The railway is a short tuk tuk ride away from just about anywhere in the city. In my case I rented a scooter as I like having the freedom a scooter provides. I also hate haggling with the tuk tuk drivers and being charged an outrageous amount simply because I am a man and white.

Check the video out. Don’t forget to go to Youtube and like and subscribe to my channel. Or heck even SHARE the video!

Random Update: Vang Vieng, Laos 2016_05_11

I’m camped out in the restaurant of the (Agoda Ad) Pan’s Place guesthouse in Vang Vieng, Laos. I plan to be here for a while so I thought to write some notes of whats gone on lately. There may be photos, or videos added but I just don’t know yet.

Thailand is such an easy place to live. Internet is everywhere and it’s fast. The street food is delicious and cheap, and many restaurants are open after midnight. They have western malls and 7 eleven’s are everywhere. The traffic, while slightly chaotic, is respectful. Chiang Mai was so easy to live in that after a while I felt I was not really traveling.

Vang Vieng, Laos

Keir on the Road to Vang Vieng

I started saying that when I left Thailand I wanted to experience something a little more tough and raw. Laos seemed to be the perfect place for this kind of hands-on travel. They do not have the long history of tourism that Thailand does and much of the country is remote.

So far I have not been disappointed. Which is to say that I have been disappointed. The roads here are rough, the bus drivers crazy, and the internet is slow.

In Luang Prabang the shops and restaurants seem to be more willing to try and take advantage of tourists. The food is less spectacular than Thailand and both food and beer are more expensive here. I have had all my shoes stolen, and the staff at the guest house in Luang Prabang spoke such little english that they could not tell me where to find a place to get new shoes. The tuktuk drivers all overcharge and I have had one who outright lied; leaving me a good half hour walk from where I was supposed to go.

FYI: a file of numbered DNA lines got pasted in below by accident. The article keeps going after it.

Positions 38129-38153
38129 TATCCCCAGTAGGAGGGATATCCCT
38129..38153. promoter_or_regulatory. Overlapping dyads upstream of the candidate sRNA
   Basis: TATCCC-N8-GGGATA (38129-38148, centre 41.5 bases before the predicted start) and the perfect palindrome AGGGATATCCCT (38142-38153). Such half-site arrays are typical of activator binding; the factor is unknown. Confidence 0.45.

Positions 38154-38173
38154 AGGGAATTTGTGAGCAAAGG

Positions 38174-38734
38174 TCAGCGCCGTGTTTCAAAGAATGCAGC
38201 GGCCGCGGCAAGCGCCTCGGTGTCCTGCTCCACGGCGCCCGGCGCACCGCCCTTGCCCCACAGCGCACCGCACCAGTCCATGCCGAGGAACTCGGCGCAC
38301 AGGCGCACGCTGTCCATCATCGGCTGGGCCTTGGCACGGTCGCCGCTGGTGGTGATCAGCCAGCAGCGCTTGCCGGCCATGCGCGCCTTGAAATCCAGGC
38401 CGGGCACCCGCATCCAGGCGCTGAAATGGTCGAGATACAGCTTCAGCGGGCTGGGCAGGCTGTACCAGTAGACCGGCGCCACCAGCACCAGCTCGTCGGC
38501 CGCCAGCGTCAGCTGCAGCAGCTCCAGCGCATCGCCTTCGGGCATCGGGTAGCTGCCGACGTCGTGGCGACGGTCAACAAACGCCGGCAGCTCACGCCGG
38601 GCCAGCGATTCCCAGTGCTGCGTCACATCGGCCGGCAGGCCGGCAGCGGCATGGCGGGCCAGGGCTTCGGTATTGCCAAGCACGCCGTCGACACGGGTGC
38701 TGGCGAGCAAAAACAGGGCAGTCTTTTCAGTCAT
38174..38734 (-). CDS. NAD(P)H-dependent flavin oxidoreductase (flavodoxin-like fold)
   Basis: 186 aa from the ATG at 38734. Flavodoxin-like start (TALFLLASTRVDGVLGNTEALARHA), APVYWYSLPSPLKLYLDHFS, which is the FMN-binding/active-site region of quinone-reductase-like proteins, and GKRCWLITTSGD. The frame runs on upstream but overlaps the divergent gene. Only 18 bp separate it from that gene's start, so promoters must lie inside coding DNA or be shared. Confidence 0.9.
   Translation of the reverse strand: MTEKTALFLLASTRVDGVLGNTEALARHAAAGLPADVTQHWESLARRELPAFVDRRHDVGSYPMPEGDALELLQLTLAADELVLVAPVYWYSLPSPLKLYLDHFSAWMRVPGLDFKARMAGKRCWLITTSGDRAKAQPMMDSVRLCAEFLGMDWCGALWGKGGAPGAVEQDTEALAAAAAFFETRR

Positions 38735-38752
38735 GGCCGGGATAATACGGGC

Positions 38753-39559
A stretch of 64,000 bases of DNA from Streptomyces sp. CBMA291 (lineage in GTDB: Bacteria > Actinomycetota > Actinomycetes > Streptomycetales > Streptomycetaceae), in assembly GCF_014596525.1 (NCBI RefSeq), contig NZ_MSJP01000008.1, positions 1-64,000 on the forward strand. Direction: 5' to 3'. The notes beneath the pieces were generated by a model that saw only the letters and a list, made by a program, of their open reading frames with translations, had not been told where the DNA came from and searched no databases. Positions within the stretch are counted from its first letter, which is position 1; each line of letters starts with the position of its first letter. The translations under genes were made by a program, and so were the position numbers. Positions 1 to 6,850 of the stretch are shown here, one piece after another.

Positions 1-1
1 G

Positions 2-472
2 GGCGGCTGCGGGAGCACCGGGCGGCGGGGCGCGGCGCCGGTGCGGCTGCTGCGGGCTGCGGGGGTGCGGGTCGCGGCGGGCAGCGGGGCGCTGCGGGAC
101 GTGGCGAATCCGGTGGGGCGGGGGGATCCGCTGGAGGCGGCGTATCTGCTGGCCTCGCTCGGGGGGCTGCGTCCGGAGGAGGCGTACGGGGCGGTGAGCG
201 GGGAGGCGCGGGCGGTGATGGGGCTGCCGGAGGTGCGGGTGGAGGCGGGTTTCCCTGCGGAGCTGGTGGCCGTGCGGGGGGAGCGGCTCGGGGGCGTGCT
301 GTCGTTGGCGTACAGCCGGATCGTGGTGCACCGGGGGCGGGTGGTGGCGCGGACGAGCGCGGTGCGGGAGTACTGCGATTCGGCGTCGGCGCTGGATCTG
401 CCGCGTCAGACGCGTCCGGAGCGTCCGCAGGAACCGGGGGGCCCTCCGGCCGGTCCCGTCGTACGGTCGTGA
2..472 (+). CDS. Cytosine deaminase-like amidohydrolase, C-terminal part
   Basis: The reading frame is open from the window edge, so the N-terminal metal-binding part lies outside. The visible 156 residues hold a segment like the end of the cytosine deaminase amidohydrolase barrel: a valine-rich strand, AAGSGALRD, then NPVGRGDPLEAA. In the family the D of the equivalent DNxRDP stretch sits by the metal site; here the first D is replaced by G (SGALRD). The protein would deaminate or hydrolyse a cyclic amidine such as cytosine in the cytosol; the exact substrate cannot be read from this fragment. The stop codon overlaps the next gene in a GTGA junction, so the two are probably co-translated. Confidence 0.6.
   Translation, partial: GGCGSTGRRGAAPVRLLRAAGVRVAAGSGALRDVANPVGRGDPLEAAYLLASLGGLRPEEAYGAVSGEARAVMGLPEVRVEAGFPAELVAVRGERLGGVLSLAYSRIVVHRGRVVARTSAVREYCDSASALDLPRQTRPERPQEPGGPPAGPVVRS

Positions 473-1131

In Vientiane I stayed at a hostel that had great AC, but the staff was uninterested in doing any work and the place had no soul. That made it very difficult to meet people to hang out with. The city itself didn’t have much to offer either. I did find a nice coffee shop however.

Vang Vieng, Laos

View from the Earth Bar in Vang Vieng

My current guesthouse in Vang Vieng has no AC and only small fans. This morning I woke up with my clothes soaked with the same sweat I went to bed in last night.

Not all things have been bad in Laos. I have met some great people in the various hostels I stayed. Just today I met a Mexican/Turkish guy who lives in Germany named Roberto. Later today i plan to sit down with him and do an interview. The other night he was “arrested” by what he thinks is the Laos mafia. He was smoking weed in the open so he has no one to blame but himself. I plan to get the story directly from him though.

I have also met a couple from Ireland/Scotland who are traveling with a German girl. I ran into them in both Luang Prabang, and in Vang Vieng. Now I’m planning on meeting up with them again further in the south. They are so much fun to hang out with, and it’s not often I make such a good connection to other travelers. I’m really happy about this.

Vang Vieng, Laos

Shane and Amy toasting with some mini Guinness

So, I’m getting exactly what I wanted. A rougher travel experience. I am slowly starting to get used to it and even enjoy it a bit. I am most definitely not as comfortable as I was in Chiang Mai and I do miss that level of comfort. But I’m also looking for even more uncomfortable adventures. My next plan is to find a slow boat that I can take further south.

The slow boat’s have no internet or any other modern convenience. They stop at small towns along the river and I will have to find my accommodations for the night every time I stop, no prebooking on or Agoda. What the slowboat will offer is a time to relax and unplug. It will give me time to take some photos of the river and surrounding areas, meet new people, both travelers and locals. I will get to see a side of travel that I have never had before.